As marketing tactics go, Erykah Badu's clip for her new single, Window Seat, is nothing less than genius.
As art, however, it's more problematic.
The furor it whipped up in the days after its March 27 premiere did more to promote her latest album, New Amerykah Part II (Return of the Ankh), than any interviews or photo shoots ever could. Badu's video, filmed without permits on St. Patrick's Day in downtown Dallas, is provocative from its opening moments. While not part of the song on the album, the video version of Window Seat incorporates snippets of the radio broadcast from Nov. 22, 1963, the day John F. Kennedy was murdered on Elm Street.
It's a direct shot across the bow of the city's self-image, as Dallas has long struggled to escape the shadow of that horrible day. Her usage of Dealey Plaza is deliberate, but that decision carries with it a bitter sting felt more keenly close to home. (Badu spent most of the March 26 weekend on her Twitter feed, defending and explaining her choices.)
As a Dallas native, Badu is well aware of the role the JFK assassination plays in the city's identity. It's far too early to tell, but most local musicians seemed to react with a shrug. The brazen act of incorporating a presidential murder into a piece of art struck nerves in the wider community, many of whom either don't follow or don't care about Badu's career.
Yet, for as many people fuming about Badu's riff on an assassination theme -- the video ends with her sprawled out on the sidewalk, the word "groupthink" bleeding from her head -- there are just as many outraged over the fact that she staged this shoot in broad daylight, when children were present. This is where Badu hasn't been able to explain away her motivations. "[T]here were children there. [I] prayed they wouldn't b traumatized ...," Badu wrote on her Twitter feed March 28.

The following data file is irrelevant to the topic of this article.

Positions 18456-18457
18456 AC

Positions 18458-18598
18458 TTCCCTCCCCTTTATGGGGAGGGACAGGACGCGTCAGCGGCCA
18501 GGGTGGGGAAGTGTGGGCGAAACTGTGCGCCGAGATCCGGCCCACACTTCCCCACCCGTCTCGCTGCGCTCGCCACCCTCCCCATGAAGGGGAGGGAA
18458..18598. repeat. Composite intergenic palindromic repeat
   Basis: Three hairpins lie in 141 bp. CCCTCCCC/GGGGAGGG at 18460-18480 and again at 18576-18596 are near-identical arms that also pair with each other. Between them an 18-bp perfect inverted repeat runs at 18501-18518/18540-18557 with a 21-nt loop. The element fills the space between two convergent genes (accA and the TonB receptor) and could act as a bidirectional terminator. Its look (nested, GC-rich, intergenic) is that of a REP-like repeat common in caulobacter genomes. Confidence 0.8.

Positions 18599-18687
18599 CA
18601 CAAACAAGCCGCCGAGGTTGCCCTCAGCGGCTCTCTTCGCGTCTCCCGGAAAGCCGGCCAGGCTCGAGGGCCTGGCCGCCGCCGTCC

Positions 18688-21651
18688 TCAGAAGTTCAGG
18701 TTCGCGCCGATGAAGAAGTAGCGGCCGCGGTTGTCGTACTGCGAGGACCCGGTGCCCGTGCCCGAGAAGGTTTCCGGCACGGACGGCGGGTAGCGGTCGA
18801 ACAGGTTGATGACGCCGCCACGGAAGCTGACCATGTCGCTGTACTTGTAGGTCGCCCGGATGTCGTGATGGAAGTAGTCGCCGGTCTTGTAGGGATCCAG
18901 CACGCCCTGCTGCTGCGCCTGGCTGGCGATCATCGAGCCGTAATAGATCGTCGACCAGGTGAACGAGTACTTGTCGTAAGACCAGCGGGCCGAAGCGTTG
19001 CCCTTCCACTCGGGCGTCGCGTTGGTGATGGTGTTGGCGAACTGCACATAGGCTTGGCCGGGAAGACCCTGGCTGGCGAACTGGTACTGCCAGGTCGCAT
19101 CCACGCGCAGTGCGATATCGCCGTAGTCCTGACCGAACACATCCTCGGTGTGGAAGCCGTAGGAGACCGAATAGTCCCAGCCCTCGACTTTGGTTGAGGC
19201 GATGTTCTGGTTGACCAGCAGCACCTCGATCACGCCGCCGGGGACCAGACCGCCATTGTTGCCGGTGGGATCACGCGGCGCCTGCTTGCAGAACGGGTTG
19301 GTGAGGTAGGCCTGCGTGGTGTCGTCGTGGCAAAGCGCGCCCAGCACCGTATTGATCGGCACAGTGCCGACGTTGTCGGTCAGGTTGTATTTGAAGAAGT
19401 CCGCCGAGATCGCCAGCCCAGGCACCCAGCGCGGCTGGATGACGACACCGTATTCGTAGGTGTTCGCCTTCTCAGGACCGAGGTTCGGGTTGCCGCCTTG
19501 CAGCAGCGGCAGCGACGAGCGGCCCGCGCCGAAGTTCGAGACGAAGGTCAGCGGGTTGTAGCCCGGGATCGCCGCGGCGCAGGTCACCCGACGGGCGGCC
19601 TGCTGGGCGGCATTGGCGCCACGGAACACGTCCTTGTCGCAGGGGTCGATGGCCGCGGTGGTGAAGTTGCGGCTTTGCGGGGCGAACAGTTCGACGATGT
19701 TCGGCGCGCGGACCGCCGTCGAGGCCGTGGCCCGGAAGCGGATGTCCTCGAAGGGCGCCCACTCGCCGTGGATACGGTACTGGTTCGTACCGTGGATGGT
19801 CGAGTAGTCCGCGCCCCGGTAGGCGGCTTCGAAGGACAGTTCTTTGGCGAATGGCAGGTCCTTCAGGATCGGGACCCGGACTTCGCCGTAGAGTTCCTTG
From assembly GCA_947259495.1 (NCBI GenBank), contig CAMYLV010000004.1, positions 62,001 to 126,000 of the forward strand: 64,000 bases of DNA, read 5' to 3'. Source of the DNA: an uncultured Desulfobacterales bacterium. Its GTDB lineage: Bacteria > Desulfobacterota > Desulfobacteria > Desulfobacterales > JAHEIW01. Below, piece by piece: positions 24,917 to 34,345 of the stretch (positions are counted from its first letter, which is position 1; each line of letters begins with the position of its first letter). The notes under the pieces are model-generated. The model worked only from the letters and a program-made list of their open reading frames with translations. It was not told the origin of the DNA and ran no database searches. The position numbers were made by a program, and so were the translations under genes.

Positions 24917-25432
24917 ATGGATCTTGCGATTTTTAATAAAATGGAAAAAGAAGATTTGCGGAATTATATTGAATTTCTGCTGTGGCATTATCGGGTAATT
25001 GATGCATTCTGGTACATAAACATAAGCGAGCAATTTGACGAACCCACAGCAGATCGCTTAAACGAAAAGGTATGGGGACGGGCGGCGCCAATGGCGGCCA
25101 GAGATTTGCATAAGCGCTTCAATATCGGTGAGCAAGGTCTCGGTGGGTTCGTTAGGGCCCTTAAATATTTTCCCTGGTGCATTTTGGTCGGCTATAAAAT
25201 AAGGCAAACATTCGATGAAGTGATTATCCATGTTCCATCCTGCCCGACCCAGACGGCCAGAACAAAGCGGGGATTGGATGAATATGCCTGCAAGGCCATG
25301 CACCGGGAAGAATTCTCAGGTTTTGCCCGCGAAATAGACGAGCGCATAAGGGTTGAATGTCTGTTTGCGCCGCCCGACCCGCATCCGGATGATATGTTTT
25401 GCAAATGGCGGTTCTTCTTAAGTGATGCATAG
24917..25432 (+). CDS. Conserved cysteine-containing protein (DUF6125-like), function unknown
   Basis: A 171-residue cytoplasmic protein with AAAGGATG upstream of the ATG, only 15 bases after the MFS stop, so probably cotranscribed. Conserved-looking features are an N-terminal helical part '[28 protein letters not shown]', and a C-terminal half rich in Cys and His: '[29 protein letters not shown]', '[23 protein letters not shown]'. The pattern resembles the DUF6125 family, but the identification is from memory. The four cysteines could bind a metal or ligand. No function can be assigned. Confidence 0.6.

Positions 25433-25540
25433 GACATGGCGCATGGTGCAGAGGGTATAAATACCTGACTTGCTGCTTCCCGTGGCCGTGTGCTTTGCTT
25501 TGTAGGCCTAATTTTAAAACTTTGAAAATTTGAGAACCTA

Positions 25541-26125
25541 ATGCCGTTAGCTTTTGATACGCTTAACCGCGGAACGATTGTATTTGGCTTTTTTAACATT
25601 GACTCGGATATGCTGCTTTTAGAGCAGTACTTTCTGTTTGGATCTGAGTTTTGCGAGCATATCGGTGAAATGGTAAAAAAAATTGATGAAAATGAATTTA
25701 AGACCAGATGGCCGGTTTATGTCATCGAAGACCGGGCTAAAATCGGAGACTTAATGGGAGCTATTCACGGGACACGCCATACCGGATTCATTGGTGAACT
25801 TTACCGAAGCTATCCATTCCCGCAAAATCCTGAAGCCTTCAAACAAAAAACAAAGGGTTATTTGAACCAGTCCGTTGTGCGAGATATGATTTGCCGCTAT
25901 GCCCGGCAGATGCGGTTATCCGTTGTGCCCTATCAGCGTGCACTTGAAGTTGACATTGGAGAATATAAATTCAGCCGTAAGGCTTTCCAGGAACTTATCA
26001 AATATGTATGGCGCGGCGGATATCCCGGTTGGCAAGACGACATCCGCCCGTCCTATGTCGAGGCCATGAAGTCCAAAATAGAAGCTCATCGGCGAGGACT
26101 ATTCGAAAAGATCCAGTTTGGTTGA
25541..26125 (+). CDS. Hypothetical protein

While I think artistic acts such as these should, in theory, be encouraged, there's no denying that her shooting the video guerrilla-style carried with it some risks. (The city of Dallas fired off a press release in the days after Window Seat's release, grumbling that "the production company that produced this video never contacted the City to seek the proper permits.")
Co-opting a public space is selfish, no matter the intentions. Some pundits are screaming about a double standard and the idea that Badu's fame is more or less absolving her. It's certainly valid: If I tried walking nude down Elm Street, I'd be tossed in jail faster than you can blink.
Whatever high-minded aspirations Badu had, the video seems a calculated attempt to grab hold of the zeitgeist for a few days. Which it has. And catapult an artist whose last album sold 354,000 copies, into a realm typically dominated by Lady Gaga or Justin Bieber.
How people are reacting to it says a lot more about them than it does Badu.